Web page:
Jack Dreyer | Tuesday 25th January 2022 11:01am
Since 1931, the Highway Code has been instructing motorists of the best practices for driving on Britain’s roads. Since then, plenty of things have changed, and on the 29th of January 2022, things are going to be changing again.
The hierarchies on the road will come to prioritise a different set of users, and all motorists will need to adhere to these changes. According to the Department for Transport, the new system will foster a “more mutually respectful and considerate culture of safe and effective road use”.
Read on to find out more about the upcoming changes, and how best you can prepare.
The new regulations at a glance
At a glance, the new regulations take into account the conflicting interests of the different types of road users and aim to integrate them more harmoniously.
There has always been a conflict of interest on Britain’s roads — from cyclists to taxis — but now the Highway Code seems to be fostering a more unified approach to travel.
As of January, large passenger vehicle drivers will have a greater responsibility in reducing the threat posed to other road users, while drivers will have to give more leeway when dealing with pedestrians at zebra crossings.
These new changes also seem to show a greater consideration paid towards the safety of road users at all levels. For example, cyclists must give way to pedestrians on shared paths, the cyclists themselves are protected from drivers cutting across them when turning in or out of a junction.
What’s more, implementations such as the New ‘Dutch Reach’ technique also informs road users on how best to open their door (while looking over their shoulder) to reduce the risk of harm done to themselves and others.
The three main highway code changes
The changes coming into force in January are manifold and there are simply too many to list and explain here all at once. However, the GOV.UK website has all of the information you need. And, in the meantime, we have identified three of the most significant changes that we think you should know about.
1. Hierarchy of road users
The changes that are due to happen will, as we have said, greatly impact the hierarchy of road users on the most fundamental level. Those who have the potential to cause the greatest harm now have the greatest responsibility to keep others safe.
The hierarchy of road users is as follows:
- Horse rider
- Motorcycle riders
- Cars & taxis
- Van & minibuses
- Large passenger vehicles & heavy goods vehicles
But the new code specifies that, even though pedestrians are at the top of the list, they too have a responsibility to keep road users safe.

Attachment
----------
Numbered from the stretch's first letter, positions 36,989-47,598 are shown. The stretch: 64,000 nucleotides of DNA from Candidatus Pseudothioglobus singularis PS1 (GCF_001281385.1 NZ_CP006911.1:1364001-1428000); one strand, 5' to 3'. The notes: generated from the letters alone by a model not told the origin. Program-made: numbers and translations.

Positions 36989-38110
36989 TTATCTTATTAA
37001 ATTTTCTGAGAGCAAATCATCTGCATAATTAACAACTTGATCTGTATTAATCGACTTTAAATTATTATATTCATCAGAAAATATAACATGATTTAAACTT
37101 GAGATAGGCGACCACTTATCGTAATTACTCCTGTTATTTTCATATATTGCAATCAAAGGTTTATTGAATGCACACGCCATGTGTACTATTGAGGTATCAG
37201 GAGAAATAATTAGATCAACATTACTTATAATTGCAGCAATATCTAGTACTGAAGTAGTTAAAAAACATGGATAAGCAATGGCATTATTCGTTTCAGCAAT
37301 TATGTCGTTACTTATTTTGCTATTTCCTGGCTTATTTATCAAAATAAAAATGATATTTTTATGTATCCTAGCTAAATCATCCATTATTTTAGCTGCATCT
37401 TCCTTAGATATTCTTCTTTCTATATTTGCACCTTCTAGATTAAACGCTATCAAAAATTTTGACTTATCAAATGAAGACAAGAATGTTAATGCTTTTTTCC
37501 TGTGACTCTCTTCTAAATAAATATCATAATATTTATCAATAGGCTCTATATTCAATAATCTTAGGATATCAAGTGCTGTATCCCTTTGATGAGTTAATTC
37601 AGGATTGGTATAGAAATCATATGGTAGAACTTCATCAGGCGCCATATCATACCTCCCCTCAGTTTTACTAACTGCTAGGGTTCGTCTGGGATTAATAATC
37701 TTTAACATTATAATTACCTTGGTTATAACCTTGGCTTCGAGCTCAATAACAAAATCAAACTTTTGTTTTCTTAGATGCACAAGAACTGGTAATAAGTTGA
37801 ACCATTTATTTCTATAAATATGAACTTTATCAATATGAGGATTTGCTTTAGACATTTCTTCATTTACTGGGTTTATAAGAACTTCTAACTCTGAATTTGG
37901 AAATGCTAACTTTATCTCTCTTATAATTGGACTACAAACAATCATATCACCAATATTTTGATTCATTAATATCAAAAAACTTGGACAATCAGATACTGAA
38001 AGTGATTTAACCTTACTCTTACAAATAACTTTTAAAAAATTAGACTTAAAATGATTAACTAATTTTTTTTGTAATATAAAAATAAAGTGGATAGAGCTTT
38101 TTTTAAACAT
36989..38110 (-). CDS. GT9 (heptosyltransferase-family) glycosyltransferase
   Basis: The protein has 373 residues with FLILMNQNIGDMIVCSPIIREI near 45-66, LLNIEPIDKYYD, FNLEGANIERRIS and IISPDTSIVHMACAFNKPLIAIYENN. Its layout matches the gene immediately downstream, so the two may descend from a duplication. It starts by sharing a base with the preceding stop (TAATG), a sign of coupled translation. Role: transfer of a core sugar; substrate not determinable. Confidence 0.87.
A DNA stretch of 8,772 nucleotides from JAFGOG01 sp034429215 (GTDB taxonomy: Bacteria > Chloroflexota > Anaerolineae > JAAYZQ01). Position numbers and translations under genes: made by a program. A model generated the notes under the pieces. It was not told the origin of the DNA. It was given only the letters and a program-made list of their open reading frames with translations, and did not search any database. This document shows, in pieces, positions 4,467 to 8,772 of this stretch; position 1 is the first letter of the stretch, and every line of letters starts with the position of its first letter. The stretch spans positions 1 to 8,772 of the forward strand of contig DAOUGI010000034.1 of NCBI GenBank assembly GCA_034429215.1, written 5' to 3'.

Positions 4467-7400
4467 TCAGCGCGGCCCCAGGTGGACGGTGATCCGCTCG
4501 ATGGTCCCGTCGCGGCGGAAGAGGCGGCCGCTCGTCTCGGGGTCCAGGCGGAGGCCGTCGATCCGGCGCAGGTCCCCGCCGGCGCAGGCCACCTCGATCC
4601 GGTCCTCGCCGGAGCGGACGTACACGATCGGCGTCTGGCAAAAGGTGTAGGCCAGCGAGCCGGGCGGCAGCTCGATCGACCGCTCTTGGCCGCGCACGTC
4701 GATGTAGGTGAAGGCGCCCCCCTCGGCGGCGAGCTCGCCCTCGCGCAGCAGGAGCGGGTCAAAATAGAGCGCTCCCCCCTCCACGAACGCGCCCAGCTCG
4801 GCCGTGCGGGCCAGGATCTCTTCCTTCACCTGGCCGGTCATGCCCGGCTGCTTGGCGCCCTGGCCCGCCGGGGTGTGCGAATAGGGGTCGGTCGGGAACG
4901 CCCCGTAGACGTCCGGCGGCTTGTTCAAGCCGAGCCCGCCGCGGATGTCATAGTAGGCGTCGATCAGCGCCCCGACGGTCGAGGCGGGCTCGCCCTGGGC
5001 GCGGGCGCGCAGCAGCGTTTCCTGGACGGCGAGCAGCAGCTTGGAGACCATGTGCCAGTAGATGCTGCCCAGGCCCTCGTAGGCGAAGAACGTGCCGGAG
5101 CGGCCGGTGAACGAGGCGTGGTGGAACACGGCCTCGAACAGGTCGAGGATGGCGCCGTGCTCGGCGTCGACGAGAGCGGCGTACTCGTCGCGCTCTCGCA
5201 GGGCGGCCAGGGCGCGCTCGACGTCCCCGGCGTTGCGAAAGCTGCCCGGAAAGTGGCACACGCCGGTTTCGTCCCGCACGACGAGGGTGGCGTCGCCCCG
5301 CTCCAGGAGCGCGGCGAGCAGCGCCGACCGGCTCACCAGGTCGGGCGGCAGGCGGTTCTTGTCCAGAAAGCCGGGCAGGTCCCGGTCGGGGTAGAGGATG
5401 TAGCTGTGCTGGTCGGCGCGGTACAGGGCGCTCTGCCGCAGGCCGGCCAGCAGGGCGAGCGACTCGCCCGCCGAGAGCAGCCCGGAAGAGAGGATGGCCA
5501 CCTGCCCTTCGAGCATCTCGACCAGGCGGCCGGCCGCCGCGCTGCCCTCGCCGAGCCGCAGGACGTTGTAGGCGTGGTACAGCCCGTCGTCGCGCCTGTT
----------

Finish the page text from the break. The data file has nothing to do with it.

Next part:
2. The three main highway code changes
Drivers, cyclists, and horse riders have been the target of a series of new regulations which specify that pedestrians have the right of way to cross at junctions.
As of January, if you are a road user looking to pull out of or turn into a junction, you must always let the pedestrian pass first.
The same applies to zebra crossings and parallel crossings. As well as this, there has been a refreshed emphasis on pedestrian-only pavements. Apart from wheelchairs and mobility scooters, no vehicles are allowed on pavements.
However, cyclists have also been considered in the new code.
3. Cyclists get priority too!
In certain situations, the new code specifies that cyclists get priority too. Motorcyclists and drivers have been urged not to cut across cyclists when they are turning in or out of a junction to reduce the number of collisions. This rule applies regardless of whether the cyclist is moving in a cycle lane, a cycle track, or even the road itself.
Instead, it is recommended that motorists stop and wait for a decent-sized safe gap (advised 1.5m) while cyclists are moving away from a junction, passing, waiting next to stationary traffic, or travelling on the roundabout.
Who will be affected by the new changes?
The most significant changes will affect both the smallest and the largest of Britain’s vehicles simultaneously. That is, the new rules will primarily impact cyclists and HGV drivers since they respectively pose the greatest risk and are at risk themselves.
In a nutshell, pedestrians and cyclists will benefit greatly from these changes as they are being elevated further up the list of priorities on Britain’s roads.
Is the new highway code legally enforced?
Although the new highway code is recommended by the government, unfortunately not all of the advice it prescribes is legally enforceable.
That’s exactly what it is, after all, just advice aimed at keeping the public safe. Some of the rules, however, are given legal standing and it is actually a criminal offence to not abide by them.
You can easily tell which of the highway code’s rules are legally binding because they begin with or include “you must” or “you must not”.
As an example, “Helmets MUST comply with the Regulations and they MUST be fastened securely.”
Failure to comply with the highway code rules can land you with a hefty fine.
Will there be any other changes?
Aside from the three main rules we’ve identified above, there are also a whole host of other, more nuanced changes. A prime example is the ‘Dutch Reach’ method we described earlier being added as guidance to the ‘Waiting and Parking’ chapter.
Or, prescriptive advice for electric vehicle owners to prevent their charging cables from becoming trip hazards.
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